- Getting a flat tire is an inevitable part of being a driver, but with the right know-how and tools, it’s a slight inconvenience at worst.
- As a car enthusiast, I’ve swapped my wheels countless times. Below, I’ll walk you through changing a tire, my recommendations for tools, and a few other tips for maintaining your tires.
There comes a time when every driver ends up with a flat tire — it’s an inevitable occurrence that you should always be prepared for when you’re on the road. Although it is without a doubt an inconvenience, it shouldn’t be completely debilitating or expensive to fix.
Every car should come with a tire iron, jack, and spare tire, so all it takes is knowing how to change a flat tire to save you from the aggravation of sitting on the side of the road waiting for help to arrive or paying for an otherwise unnecessary tow.
From unlucky roadside flats to swapping new sets of wheels on my car, I’ve done my fair share tire changes over the years. I’ll walk you through exactly how to complete the job, plus my recommendations for tools if you’re looking for replacements or upgrades, and a few tips on maintaining safe tires.
Here are the basic essentials for changing a tire:
- A portable jack: Pro-Lift Scissor Jack, $27.60
- A tire iron: Gorilla Telescoping Power Wrench, $15.99
- A spare tire: Shop tires on Amazon and Pep Boys
- A pair of work gloves: DEX FIT Work Gloves, $11.99
Here are other helpful items for maintaining safe tires:
- A tire pressure gauge: Rhino USA Tire Pressure Gauge, $19.97
- An air compressor: EPAuto 12-volt Portable Air Compressor Pump, $34.87
Keep scrolling to learn how to change a tire.
1. Find a safe spot
The last place you want to be with a flat tire is stopped in the middle of traffic, so do your best to get the car in a safe place. If you’re in on a busy city street, try to make your way to a side street. If you’re on the highway, be sure to pull over to the right shoulder.
2. Locate your spare tire
Every vehicle is different, but finding your spare tire shouldn’t be too hard. Most cars have a spare tire well underneath the carpet of the trunk. You will also find that some vehicles mount the spare tire directly under the body in the rear or visibly on the rear hatch (for trucks and SUVs).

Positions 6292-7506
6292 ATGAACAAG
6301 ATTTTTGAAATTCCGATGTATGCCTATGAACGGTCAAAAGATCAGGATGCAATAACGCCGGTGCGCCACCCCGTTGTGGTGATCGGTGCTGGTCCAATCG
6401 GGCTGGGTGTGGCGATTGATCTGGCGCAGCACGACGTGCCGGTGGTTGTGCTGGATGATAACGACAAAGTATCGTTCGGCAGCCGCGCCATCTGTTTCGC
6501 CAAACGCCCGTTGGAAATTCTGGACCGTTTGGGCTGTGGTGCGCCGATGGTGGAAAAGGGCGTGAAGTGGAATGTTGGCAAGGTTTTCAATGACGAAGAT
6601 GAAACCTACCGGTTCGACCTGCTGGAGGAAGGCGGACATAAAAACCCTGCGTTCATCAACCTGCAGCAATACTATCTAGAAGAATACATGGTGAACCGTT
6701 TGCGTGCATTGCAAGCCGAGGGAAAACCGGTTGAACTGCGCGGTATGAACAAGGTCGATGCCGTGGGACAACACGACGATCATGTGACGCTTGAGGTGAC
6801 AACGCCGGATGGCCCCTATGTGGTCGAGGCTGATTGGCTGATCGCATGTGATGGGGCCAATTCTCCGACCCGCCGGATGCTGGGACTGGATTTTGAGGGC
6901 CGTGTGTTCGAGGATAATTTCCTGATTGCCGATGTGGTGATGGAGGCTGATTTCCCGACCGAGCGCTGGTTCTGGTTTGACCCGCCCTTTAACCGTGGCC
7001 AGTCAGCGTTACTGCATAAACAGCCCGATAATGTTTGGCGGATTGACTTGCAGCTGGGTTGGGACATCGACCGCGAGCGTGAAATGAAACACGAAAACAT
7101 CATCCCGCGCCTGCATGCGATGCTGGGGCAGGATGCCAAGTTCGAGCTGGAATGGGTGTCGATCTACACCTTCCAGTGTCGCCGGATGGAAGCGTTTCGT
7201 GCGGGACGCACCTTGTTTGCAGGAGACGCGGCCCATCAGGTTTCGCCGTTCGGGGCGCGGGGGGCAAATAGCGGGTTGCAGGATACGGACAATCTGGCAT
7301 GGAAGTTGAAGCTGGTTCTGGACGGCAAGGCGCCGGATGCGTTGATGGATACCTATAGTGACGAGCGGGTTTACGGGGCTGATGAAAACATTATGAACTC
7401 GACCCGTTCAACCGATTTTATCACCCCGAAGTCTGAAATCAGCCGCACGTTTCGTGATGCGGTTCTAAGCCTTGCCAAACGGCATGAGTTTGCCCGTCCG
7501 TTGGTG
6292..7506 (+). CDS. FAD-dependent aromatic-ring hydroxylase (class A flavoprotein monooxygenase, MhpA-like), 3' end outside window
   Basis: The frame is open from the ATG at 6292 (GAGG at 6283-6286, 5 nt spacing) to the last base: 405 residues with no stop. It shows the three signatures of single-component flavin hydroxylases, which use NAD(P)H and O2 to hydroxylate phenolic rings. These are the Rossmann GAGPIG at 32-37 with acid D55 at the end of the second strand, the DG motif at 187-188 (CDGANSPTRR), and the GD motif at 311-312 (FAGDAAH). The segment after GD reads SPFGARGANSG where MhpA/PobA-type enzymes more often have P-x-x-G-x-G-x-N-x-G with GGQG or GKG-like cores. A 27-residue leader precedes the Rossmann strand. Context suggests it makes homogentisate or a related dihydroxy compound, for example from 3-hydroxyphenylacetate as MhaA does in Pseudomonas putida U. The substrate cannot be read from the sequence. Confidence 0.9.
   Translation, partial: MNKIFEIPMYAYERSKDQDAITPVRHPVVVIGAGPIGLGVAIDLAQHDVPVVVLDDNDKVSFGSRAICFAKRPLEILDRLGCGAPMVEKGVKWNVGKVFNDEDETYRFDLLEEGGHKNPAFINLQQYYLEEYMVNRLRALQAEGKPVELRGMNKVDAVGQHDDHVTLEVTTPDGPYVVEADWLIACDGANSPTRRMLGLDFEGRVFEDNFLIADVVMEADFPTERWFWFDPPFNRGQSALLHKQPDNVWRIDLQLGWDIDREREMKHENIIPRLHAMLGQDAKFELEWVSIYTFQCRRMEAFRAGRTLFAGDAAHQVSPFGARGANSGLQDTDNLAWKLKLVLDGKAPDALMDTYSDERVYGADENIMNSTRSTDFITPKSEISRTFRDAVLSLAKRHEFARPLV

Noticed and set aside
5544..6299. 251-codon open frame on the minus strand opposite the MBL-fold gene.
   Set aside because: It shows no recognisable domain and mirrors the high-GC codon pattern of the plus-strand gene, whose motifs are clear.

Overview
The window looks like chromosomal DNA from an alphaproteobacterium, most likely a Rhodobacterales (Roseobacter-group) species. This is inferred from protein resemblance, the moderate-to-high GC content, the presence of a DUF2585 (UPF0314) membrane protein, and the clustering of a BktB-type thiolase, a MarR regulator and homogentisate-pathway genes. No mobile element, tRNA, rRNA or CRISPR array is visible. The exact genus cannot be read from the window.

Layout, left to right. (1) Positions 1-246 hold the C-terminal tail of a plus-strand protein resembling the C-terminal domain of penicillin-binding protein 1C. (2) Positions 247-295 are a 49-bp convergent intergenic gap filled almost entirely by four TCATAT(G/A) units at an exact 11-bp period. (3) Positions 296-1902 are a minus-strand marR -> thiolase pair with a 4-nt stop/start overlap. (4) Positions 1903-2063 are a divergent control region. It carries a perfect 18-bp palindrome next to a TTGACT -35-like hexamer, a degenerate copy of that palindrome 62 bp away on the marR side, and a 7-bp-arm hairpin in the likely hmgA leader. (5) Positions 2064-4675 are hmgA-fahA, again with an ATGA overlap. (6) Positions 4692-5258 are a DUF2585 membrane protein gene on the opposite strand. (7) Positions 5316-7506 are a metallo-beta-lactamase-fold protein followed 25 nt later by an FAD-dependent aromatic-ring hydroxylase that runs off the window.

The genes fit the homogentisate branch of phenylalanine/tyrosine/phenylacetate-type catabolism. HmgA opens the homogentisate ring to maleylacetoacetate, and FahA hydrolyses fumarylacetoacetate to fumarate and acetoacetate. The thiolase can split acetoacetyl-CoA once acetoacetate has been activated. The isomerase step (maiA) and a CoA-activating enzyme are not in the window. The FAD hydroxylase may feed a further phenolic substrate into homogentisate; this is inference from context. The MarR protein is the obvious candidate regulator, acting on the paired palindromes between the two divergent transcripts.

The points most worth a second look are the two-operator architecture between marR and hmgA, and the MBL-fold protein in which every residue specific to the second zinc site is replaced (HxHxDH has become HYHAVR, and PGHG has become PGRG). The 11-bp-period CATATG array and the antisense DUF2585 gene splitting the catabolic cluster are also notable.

You don’t want to make the mistake of using a spare tire, throwing the flat one in its place, and forgetting to replace it — because when the time comes to change a flat again, you’ll be stranded and out of luck. Be proactive by double-checking that your spare has good tread and holds air before you hit the road.
3. Loosen your lug nuts
Next, you’ll want to loosen your lug nuts. It’s important to do this before jacking up the car because once the tire is off the ground, the cranking motion will spin the wheel rather than loosen the lug nuts. If you do that, you’ll more than likely have to lower the car back down to the ground to loosen them — so do it right the first time.
Loosening the lug nuts can be the hardest and most labor-intensive part of the job, especially if an air-tool-happy mechanic last installed your wheels. Instead of breaking your back trying to loosen them with the basic wrench that comes with every car, I strongly recommend upgrading to the Gorilla Automotive Wrench. It has a handle that expands to 21 inches to give you the leverage and torque needed to loosen lug nuts (and other bolts) with ease. Remember "righty tighty, lefty loosey" and you won’t have any issues with removing or installing the lug nuts.
Although gloves aren’t absolutely necessary to complete the job, it’s a good idea to keep a pair of work gloves in your car if you don’t want to get your hands dirty. I like the DEX FIT work gloves because they’re protective and comfortable. You’ll still have all the dexterity needed to change a flat.
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